Who’s your daddy?

We had a client come in to see us about getting child support for her son.  She had a child with a man who had disappeared from their lives and had turned up in a different province.  The issue in these cases become, do you apply for an order in Supreme Court here and then try to enforce the order in the other province? It can get pricey doing this because you have filing fees and appearances and if the other party responds, then you have a potentially lengthy court battle on your hands.  When you finally get your order, then you have to enforce it in the other province which generally requires additional filing and then further legwork – phew!

The other option is to file an application under the Interjurisdictional Support Orders Act – which has been set up to specifically deal with these types of issues.  So if you are looking for child support or spousal support from a party in another province, you fill out a number of different forms and then file it with the ISO Office in Vancouver.  They then send the documents to the relevant province and the documents are served on the party you are looking for support from.  It takes a little longer for the documents to get to the province and be served, but you avoid a number of headaches.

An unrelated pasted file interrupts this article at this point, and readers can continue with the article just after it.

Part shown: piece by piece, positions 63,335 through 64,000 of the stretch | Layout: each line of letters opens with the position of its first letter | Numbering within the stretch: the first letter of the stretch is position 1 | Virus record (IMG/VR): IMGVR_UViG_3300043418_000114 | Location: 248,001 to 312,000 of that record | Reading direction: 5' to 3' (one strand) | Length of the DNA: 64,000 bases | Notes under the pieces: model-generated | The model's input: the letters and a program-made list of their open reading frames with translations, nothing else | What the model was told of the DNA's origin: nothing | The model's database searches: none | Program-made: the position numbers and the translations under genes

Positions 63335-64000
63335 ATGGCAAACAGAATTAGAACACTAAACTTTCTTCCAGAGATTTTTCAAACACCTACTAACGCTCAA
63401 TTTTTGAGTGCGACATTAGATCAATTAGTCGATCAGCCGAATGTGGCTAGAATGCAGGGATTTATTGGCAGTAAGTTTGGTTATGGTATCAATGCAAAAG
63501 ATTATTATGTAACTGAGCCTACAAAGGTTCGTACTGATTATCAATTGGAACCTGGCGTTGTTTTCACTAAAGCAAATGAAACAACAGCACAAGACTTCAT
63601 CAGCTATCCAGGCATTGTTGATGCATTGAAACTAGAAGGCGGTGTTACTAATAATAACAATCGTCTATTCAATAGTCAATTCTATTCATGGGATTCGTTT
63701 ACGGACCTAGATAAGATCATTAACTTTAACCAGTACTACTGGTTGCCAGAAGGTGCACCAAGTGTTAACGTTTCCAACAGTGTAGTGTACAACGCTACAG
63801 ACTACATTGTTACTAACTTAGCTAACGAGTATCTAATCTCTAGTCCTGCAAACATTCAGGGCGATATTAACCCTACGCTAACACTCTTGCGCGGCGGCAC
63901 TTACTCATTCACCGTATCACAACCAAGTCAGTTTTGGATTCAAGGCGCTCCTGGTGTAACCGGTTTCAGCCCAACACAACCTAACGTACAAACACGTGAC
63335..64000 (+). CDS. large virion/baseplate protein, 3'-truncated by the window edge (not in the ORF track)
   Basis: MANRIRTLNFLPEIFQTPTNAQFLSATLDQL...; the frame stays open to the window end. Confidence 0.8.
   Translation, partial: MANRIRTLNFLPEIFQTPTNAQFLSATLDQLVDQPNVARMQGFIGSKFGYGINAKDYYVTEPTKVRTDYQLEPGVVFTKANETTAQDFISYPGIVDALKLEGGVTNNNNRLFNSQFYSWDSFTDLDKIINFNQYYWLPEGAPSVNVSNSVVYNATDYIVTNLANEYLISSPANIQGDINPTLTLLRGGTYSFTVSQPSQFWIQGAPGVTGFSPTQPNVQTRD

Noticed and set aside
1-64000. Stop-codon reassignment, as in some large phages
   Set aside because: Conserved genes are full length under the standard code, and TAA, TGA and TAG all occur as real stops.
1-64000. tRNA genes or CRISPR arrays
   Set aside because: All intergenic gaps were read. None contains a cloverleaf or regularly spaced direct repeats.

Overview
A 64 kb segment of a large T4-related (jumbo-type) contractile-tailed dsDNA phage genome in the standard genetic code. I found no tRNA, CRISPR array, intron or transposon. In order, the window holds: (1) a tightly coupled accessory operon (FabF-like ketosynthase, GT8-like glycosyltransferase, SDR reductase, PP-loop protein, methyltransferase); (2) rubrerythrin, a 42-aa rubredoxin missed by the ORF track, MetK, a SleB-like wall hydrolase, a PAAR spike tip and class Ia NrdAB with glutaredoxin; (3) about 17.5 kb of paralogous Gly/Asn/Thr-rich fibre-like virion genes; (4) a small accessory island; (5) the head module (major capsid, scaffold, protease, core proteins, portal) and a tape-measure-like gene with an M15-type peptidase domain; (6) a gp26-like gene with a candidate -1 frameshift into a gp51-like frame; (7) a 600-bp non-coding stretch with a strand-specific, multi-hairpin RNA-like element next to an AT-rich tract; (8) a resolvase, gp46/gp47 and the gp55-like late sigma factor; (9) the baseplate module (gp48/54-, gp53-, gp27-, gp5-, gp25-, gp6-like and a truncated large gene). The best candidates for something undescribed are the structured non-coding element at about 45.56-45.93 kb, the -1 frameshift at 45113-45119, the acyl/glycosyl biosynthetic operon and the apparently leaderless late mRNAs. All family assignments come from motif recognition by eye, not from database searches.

In this situation, the baby daddy steadfastly refused to agree that he was the father.  He threw a lot of mud and tried to bring up various mean and irrelevant issues to show he just couldn’t be the baby daddy.  The court came up with a really simple solution: do a DNA test.

DNA tests are really very simple these days – there are a number of companies with locations throughout Canada, so the mom and child go to a location in their town and the potential father goes to a location in his town.  Everyone gives mouth swabs and then in 5 – 7 business days we have the results.  The cost is in the range of $600 plus taxes.

In this situation, the court required both parties to pay their share of the test pending the results.  Which meant that if it turned out the man in question wasn’t the father, then our client would be expected to reimburse him for his share.  If it turned out that the man in question was the father, then he would have to reimburse our client for her share.

In our situation it turned out that he WAS the father and a round of furious negotiating ensued.  Our client ended up receiving a lump sum payment for outstanding support in the $10,000’s dollar range – she was happy, child was supported and baby daddy was forced to face his obligations.  Oh, and he paid for our client’s share of the test.

I always remind people that when you engage in behaviors that could result in kids – be prepared to pay for them!

Paule Seeger B.A. LLB

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